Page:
The coronavirus pandemic has dominated headlines this year, but other serious health issues haven’t gone away.
This World Stroke Day (29 October), RNIB Cymru is raising awareness of the impact that stroke can have on people’s wellbeing and vision.
Around 7,400 people living in Wales will have a stroke every year. Most of us already know that surviving a stroke can leave people with communication problems, muscle weakness, pain and fatigue. But did you know that a stroke can impact your eyesight, too?
An estimated two thirds of people suffer visual problems after a stroke. If certain parts of the brain are affected, then this can cause issues including visual field loss, double or blurry vision and can also affect visual processing. Like other effects of stroke, vision problems can improve with time as the brain recovers, but some people will be left with permanent sight loss.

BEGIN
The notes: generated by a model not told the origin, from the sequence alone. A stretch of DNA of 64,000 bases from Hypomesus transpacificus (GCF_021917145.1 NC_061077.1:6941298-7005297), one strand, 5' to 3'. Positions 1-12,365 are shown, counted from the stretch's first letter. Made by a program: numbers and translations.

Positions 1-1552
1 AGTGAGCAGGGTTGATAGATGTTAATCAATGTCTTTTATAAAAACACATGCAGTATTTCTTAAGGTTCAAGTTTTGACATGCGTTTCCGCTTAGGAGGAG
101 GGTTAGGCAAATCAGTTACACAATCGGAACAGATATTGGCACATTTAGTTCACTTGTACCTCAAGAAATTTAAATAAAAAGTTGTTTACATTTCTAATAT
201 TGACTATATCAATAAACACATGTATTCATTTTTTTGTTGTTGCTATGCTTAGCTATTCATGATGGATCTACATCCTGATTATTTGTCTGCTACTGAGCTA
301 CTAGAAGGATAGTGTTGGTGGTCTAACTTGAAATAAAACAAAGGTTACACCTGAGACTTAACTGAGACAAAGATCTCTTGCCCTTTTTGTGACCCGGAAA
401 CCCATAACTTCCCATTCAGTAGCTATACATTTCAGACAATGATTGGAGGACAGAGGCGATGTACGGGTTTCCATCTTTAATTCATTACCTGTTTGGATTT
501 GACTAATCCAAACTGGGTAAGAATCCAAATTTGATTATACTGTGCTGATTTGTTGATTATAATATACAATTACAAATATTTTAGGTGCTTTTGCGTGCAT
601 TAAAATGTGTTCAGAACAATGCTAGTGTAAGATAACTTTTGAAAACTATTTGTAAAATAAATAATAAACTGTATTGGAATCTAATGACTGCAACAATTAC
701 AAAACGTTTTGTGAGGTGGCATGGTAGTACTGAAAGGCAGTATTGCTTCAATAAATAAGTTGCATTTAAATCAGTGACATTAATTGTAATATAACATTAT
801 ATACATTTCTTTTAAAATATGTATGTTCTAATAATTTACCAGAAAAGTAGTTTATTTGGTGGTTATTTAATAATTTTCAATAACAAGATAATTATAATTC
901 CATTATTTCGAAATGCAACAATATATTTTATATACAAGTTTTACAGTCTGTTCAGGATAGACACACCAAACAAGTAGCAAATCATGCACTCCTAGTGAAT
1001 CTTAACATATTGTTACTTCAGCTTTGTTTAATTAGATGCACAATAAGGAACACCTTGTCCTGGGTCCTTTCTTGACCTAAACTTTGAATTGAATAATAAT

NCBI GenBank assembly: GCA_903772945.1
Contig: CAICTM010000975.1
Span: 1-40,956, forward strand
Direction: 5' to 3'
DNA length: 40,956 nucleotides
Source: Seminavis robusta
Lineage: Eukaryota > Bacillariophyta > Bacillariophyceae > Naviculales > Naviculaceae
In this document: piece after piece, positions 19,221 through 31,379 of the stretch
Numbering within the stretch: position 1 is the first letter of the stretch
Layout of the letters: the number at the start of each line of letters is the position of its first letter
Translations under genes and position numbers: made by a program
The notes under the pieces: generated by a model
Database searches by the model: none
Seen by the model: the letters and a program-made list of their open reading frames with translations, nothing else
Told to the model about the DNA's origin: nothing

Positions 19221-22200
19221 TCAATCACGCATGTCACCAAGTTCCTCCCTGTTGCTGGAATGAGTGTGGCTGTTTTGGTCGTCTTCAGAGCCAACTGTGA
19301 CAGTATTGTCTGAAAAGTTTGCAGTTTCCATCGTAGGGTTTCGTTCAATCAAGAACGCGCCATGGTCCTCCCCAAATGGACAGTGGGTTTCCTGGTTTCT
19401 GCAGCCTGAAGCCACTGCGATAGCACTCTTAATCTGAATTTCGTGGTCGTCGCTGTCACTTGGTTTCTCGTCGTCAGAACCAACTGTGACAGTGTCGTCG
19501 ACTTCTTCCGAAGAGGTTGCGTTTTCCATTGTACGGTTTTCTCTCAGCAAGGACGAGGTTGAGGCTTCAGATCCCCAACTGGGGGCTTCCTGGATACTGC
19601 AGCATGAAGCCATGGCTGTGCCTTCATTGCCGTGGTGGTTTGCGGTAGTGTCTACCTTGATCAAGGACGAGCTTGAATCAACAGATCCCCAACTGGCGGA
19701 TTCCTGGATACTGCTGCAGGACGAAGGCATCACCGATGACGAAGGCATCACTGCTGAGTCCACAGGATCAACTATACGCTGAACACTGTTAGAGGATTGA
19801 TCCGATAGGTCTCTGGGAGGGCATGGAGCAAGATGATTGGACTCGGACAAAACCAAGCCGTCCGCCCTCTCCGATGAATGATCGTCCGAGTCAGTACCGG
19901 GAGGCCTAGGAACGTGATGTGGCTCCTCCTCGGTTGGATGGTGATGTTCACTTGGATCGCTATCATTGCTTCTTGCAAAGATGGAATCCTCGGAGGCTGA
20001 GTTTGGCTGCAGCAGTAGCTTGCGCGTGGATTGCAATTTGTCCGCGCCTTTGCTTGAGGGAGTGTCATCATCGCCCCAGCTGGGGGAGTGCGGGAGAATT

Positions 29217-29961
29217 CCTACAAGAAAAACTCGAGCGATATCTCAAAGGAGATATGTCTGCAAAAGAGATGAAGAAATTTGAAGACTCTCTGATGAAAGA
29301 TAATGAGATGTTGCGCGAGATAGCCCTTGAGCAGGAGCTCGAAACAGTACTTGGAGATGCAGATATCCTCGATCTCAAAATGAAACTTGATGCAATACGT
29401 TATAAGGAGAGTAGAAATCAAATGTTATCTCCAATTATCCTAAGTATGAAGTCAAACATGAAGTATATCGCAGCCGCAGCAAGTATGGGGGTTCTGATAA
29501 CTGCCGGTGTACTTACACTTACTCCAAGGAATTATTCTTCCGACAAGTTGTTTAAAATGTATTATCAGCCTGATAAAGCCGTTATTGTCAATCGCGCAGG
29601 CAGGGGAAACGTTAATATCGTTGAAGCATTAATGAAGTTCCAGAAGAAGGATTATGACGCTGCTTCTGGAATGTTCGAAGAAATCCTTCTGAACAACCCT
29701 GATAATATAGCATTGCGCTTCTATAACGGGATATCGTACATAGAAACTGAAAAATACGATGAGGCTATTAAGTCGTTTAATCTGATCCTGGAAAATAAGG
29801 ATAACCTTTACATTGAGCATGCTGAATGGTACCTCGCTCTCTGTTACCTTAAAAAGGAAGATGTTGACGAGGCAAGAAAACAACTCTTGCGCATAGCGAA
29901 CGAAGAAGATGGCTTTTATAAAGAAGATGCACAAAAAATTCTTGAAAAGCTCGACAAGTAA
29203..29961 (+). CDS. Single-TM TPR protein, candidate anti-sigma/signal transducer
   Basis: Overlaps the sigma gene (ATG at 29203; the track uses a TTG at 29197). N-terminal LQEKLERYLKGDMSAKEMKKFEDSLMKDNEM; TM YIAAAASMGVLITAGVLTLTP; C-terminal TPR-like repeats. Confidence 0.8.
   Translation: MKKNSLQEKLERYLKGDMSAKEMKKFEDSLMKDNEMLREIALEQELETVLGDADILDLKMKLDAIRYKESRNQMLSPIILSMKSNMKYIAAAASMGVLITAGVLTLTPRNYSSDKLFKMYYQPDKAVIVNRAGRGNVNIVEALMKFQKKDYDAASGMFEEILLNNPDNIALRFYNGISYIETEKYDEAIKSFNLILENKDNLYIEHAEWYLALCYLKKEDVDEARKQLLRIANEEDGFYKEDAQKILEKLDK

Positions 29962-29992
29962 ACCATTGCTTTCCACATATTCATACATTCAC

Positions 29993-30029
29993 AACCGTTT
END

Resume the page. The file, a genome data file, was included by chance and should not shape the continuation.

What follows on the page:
It’s normal to be distressed when you’ve been diagnosed with vision loss. There can be a lot of life changes in a short time, and you might worry about the future. RNIB knows how difficult this transition can be, and is here to help you every step of the way.
Our Sight Loss Advice Service offers a range of practical advice and help, from counselling to rehabilitation, or just a friendly ear. Our trained advisors can answer any questions you may have about stroke and sight loss, and can offer tips on making the most of your remaining vision. Just call 0303 123 9999 or email [email protected].
Finally, remember that strokes are most common in people over 65 but can affect anyone at any time. If you think you might be having a stroke call 999 immediately to minimise your risk of long-term harm.